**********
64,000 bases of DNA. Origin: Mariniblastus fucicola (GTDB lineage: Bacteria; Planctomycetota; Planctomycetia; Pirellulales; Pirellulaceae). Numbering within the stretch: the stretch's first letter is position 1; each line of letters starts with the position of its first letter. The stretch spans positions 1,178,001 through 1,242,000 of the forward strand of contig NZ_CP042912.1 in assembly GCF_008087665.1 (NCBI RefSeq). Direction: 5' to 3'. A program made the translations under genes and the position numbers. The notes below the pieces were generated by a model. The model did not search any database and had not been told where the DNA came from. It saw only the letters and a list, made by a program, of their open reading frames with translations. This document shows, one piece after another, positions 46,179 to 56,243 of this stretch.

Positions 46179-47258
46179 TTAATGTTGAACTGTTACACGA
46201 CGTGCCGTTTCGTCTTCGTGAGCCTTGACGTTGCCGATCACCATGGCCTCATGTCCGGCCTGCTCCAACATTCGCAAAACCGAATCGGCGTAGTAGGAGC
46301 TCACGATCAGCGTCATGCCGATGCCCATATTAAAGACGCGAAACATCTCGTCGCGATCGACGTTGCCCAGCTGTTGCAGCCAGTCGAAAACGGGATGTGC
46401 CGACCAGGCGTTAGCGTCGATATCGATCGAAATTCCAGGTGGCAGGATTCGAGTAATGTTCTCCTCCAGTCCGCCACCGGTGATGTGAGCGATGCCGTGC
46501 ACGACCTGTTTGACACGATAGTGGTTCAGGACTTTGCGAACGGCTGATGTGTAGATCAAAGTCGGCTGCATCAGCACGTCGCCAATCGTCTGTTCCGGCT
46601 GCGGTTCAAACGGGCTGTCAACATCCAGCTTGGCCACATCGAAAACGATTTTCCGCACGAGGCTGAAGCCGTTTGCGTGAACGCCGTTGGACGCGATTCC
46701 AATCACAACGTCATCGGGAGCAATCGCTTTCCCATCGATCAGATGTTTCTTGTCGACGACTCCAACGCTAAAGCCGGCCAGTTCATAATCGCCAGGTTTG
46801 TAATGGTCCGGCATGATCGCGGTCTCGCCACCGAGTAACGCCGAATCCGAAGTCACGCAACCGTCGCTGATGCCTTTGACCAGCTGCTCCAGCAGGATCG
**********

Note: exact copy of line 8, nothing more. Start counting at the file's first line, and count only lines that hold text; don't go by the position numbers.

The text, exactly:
46601 GCGGTTCAAACGGGCTGTCAACATCCAGCTTGGCCACATCGAAAACGATTTTCCGCACGAGGCTGAAGCCGTTTGCGTGAACGCCGTTGGACGCGATTCC